because with different personalities, you can still have everybody on the same team, caring about the same things, holding the same vision, adhering to the same values, but the expression of that might look different. And the more you have a team dynamic, where everybody sort of understands the patterns and the tendencies and the personalities of the way people work. You can say we have someone pushing for this, we have someone pulling, and everybody cares about the big vision, it's so much easier to have a have a conversation where that is free to be expressed. It's a huge reason why we think that every leader should also be trained as a coach. Because you as the manager, the leader, or maybe you are a coach, and you're coming in as an independent consultant who's trying to help make a better dynamic between a team that's struggling you know, if you have the skills to do that, you will never be hungry, you will never be looking for work. Because interpersonal dynamics in the workplace can have so much impact. And having the skills to lead a team through those discussions and decisions is kind of the number one job of a great leader. If those are skills you would like to sharpen in your own workplace or in your own independent coaching practice. You can find more about our upcoming training at beSuperabound.com/certification, highly recommend you check that out. Now another danger, danger. Another danger of personalities is not necessarily contrasting personalities like a progressive person and a more conservative person that can have its own particular static. But a lot of times what happens is, especially in a smaller team, stacking a lot of the same personalities into one into one team.
Steve Haase 15:32
This is a huge one, especially on smaller teams where you're just getting started. Sometimes you're attracted to folks just like you. And then next thing, you know, everyone's rushing off to create the next thing and no one's following through. And you're like, Wait, where are the people who follow through, you're like, Nope, we didn't hire any of those. Erin and I recently did a personality test, we discovered that we have more energy for the creation and less energy for the follow through, which made sense of why White to White sometimes takes more energy to get things across the finish line. And paying attention to that means that you can then set up systems to support you and your team in those areas where there is less inherent energy between the people.
Erin Aquin 16:18
Yeah, and that's a really important one. Like even with with any kind of assessment or personality test, it doesn't mean that these are skills you don't have like an introvert can do extrovert thanks. I know plenty of introverts who can get on the stage and, and talk to 1000 people, it just means that it's not their preference. And I think that that's something to remember is not like, we're not saying you should understand people's personalities, you never ask someone to do something outside of their comfort zone or outside of their interest. If it's someone's job to be a salesperson, and they're an introvert doesn't mean they get off the hook to have to make sales calls. You know, they're gonna have to maybe work on that skill set, they're gonna have to find their own way of doing it. And maybe they are better one on one with coffee meetings. So they're gonna go and sell that way rather than cold calling, which is too stressful for them doesn't mean that you can't do something just because it's not your, your hat your tendency to use your example, Steve, we both have a lot of energy for big ideas for starting things. And me less me even like less than you has less energy for follow through. But it doesn't mean that I'm sitting on a pile of unfinished projects, I'm actually pretty good at getting things done. I've written three books we're broke, number four is about to be published. I don't miss things. Usually, I don't have a lot of like forgotten important things in my life. What I do have is a really good system of organization. I don't leave it to my energy of the day to decide how I'm going to spend my time I booked weeks in advance, I have found a system of working with my time that is great for me. And I've just taken out a lot of the friction and decisions by being pretty organized.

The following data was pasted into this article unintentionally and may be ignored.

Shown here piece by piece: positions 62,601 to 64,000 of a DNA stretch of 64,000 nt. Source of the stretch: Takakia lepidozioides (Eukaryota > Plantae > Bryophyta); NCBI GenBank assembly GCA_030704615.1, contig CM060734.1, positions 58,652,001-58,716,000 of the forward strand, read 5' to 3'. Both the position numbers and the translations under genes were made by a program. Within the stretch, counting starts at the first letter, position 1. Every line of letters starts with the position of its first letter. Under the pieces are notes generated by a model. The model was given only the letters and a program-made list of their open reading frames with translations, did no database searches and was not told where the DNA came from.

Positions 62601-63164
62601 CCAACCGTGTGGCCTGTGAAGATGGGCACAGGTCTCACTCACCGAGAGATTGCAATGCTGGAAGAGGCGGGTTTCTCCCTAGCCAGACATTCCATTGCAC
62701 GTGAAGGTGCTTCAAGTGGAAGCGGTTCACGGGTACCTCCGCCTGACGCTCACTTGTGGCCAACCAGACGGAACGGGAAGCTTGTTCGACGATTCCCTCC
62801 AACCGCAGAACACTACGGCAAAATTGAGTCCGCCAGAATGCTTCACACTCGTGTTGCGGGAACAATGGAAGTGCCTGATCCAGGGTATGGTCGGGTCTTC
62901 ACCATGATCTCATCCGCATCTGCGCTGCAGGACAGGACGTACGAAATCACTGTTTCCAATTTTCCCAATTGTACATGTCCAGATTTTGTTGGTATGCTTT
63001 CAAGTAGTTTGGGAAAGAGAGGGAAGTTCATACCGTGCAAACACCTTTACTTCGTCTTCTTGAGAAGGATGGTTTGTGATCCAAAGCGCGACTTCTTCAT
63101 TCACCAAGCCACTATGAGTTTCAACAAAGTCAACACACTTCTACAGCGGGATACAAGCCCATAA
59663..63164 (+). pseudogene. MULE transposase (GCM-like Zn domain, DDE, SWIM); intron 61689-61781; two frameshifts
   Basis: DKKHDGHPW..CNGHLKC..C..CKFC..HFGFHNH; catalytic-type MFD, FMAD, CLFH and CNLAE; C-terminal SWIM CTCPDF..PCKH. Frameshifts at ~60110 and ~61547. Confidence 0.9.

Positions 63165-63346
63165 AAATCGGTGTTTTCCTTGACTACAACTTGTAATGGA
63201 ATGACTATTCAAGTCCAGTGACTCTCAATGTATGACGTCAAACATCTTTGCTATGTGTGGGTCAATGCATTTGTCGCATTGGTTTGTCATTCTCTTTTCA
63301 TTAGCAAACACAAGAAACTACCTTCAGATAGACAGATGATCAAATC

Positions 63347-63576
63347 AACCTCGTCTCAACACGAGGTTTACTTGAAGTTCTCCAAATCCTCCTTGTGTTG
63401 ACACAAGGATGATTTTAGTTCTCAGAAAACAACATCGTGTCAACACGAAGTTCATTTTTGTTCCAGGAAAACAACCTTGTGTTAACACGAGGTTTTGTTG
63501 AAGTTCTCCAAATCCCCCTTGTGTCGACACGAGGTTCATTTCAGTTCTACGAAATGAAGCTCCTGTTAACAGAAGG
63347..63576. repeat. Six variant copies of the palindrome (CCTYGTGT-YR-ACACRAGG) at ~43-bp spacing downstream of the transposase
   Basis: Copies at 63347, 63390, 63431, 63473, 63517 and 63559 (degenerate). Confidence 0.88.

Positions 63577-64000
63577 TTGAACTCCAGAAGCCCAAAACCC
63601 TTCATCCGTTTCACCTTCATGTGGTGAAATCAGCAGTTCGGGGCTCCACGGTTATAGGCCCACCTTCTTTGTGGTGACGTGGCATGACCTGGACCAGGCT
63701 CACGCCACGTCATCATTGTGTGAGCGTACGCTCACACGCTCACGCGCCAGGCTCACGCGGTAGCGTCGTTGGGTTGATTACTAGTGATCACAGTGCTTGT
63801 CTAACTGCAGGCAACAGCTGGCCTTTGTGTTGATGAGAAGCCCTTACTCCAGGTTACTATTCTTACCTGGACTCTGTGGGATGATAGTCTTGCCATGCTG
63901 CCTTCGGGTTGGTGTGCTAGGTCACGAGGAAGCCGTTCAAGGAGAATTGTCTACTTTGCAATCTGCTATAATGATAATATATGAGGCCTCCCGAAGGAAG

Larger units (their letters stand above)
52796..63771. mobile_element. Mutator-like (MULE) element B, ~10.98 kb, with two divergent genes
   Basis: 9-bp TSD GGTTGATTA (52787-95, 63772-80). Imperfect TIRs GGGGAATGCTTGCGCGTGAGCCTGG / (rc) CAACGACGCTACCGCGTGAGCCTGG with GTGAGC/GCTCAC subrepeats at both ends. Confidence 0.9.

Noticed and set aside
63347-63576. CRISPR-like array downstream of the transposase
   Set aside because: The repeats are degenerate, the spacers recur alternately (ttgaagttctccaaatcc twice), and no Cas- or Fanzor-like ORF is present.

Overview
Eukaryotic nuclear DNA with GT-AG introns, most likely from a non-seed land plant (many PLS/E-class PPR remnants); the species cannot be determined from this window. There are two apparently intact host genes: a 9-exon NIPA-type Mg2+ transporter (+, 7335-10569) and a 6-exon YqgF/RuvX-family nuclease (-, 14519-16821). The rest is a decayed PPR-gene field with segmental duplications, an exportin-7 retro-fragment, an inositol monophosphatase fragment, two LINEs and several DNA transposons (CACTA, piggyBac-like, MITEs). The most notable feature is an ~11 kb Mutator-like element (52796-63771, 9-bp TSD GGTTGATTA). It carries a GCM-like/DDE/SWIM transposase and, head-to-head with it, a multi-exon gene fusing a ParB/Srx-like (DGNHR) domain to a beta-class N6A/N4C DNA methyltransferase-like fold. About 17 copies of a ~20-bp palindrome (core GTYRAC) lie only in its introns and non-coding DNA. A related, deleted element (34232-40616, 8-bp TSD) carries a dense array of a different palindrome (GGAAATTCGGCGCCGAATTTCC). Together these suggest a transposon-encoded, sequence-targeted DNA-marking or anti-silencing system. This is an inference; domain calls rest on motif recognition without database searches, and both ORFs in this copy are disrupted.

Steve Haase 18:21
So I think what this comes down to if we were to boil this massive topic around which there are entire industries built into just a couple of key points, one of them would be to know yourself and how you tick, to know the people on your team, what matters to them, and how they can have their most fulfilling impactful time at your business. And then make space for all those different ways of processing information of working together to really thrive. don't prioritize your way because it's yours or somebody else's, because they're influential, make room for everybody in order to get the most out of everyone's contribution.
Erin Aquin 19:04
Yeah, that sums it up beautifully. I have nothing else to add. But I do think it is something that we're working with humans, it's not going to be wrapped up in a pretty bow probably ever, there's always going to be interpersonal dynamics that we have to think about and work with. And while it is the job of the of the leaders to do that, it doesn't mean you have to do it alone. We are enrolling now for our 2024 class of Superabound certified coaches and we would love to help support you, your team and all of your clients and customers by teaching you the Superabound toolkit and helping you become an incredible coach. It will change your life. I know people say that a lot about a lot of things but coaching has been one One of the most powerful things I've ever learned how to do. It is been essential to our business success and growth and that of all of our clients. So I hope you will consider giving yourself and your business the incredible gift of becoming a Superabound certified coach. Get all the details you need and register at beSuperabound.com/certification or find it in the show notes at beSuperabound.com Have an amazing week. Take care